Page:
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"Removal of weld varnish"



1998

I would like to remove weld varnish from weldments prior to paint. The traditional methods are abrasive blasting or an acid bath in the pretreatment. Are there any new methods or chemicals that have been proven successful?

Vignes
- Deere
^


1998

We had success removing the weld by products using a needle gun. The gun was air operated, it had steel pins that were moved to and fro at a high rate of speed. The gun made the surface clean and prepared the weld for good paint adhesion.

We also had good luck with a Scotch Brite type material that removed the weld by products and did not have the grinding dust and abrasive issues.

Tyrone Caley
- Jefferson City Missouri
^


1998

There are paste materials that can be brushed on and rinsed off to remove surface oxidation. Most of the products that I have seen are for stainless steel, but these may also work on plain steels. These should be available from you welding distributor. One brand name is Avesta - the same company that makes stainless steel plate materials.

larry hanke
Larry Hanke
Minneapolis, Minnesota
^


1998

You are right. Not much has been invented lately to remove heat scale associated with welding and other heat related metal fabrication techniques. On the pretreatment side, selecting the correct acid descaler is very important to the success of the pretreatment. It is most important to note that oxide of type will not accept a conversion coating. This will wreak havoc with your paint adhesion.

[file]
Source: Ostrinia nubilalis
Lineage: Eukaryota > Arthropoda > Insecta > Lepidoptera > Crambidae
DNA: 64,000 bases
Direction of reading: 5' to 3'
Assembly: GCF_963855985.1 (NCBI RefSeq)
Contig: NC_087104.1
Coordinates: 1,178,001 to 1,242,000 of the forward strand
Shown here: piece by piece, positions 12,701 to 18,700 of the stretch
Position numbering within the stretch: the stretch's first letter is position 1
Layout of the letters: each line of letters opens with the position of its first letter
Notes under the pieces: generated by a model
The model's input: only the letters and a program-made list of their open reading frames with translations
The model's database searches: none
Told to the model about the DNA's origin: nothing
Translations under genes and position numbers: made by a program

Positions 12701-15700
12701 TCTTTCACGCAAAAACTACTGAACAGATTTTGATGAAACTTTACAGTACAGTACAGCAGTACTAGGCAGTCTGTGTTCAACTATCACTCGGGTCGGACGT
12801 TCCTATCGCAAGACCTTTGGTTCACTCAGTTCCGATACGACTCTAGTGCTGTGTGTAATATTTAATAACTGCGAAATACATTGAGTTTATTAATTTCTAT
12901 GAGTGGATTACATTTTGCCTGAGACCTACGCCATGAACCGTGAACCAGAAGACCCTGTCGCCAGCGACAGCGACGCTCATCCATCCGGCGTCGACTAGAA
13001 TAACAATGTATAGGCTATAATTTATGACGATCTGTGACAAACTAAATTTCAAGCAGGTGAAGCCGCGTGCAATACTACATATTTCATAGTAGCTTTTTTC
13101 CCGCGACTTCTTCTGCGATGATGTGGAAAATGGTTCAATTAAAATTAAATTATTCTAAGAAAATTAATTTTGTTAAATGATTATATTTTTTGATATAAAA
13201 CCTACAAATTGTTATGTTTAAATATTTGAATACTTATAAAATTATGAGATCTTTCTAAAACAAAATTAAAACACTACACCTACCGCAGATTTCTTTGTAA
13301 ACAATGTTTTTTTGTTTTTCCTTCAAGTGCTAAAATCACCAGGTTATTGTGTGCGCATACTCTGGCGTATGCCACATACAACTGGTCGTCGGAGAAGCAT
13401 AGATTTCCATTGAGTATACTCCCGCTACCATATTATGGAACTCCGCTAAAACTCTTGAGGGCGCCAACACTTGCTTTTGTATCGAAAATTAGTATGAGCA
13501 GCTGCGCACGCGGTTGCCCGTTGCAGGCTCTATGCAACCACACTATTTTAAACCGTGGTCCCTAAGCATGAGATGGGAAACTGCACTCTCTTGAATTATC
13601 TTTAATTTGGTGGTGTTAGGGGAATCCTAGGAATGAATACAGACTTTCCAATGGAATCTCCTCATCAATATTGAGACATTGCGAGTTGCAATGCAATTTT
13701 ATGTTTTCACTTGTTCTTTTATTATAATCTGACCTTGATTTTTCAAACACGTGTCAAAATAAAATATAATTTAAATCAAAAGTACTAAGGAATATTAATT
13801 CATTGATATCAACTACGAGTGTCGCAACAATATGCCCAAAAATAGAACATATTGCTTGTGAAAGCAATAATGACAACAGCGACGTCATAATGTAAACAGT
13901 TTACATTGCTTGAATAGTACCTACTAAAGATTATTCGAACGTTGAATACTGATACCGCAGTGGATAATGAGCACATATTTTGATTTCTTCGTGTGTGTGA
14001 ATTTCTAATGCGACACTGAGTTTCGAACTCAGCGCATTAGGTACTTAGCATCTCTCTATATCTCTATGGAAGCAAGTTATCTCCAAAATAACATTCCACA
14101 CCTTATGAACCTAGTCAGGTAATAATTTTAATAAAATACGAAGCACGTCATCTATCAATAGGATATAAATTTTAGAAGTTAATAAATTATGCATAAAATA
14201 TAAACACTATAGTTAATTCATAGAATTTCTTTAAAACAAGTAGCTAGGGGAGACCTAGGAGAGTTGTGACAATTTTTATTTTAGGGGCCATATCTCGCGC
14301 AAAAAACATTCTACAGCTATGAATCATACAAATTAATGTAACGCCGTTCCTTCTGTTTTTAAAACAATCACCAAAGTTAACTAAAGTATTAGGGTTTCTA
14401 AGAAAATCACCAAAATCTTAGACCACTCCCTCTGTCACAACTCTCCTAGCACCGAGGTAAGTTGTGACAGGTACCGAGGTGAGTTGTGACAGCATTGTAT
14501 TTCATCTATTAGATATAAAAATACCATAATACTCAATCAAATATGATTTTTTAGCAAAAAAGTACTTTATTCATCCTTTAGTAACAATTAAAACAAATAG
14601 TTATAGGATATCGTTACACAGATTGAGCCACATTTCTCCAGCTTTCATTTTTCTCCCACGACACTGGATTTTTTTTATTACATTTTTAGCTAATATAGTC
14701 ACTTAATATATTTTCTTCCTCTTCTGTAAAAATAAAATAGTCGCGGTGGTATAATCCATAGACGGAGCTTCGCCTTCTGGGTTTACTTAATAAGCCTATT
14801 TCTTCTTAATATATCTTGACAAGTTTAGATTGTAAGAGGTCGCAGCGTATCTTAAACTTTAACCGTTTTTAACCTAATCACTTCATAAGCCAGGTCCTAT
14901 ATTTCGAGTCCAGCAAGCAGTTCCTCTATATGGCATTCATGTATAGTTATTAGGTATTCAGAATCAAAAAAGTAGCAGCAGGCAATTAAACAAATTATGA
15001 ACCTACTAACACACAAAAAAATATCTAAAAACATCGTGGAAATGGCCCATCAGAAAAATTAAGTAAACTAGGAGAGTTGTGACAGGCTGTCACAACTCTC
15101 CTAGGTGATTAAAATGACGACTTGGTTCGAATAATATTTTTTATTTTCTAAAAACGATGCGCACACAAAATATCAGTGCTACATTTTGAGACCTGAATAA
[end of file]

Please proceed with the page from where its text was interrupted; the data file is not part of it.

If you have enough stages to add an acid step to your pretreatment, whether spray or immersion, great. If not, then you may have to consider an off-line descaling operation. The degree of oxide formed will dictate the concentrations, temperatures and times that are necessary to remove it. Also, selection of a correctly inhibited acid and judicious choice of the post processing parameters is necessary to avoid other pitfalls like: rusting and excess metal removal. Sulfuric, Phosphoric, Muriatic? Which one is suitable? Tough call...

You may also need to consider whether hydrogen embrittlement will be a problem for the future use of the part. This will require the use of lesser acids, which can remove scale, but also will not cause H.E.

There are a number of pretreatment companies that can help you make this decision. You'll find them on the finishing.com supplier's page.

Good Luck...
Craig Burkart   Craig Burkart signature
Craig Burkart
- Naperville, Illinois
^

none

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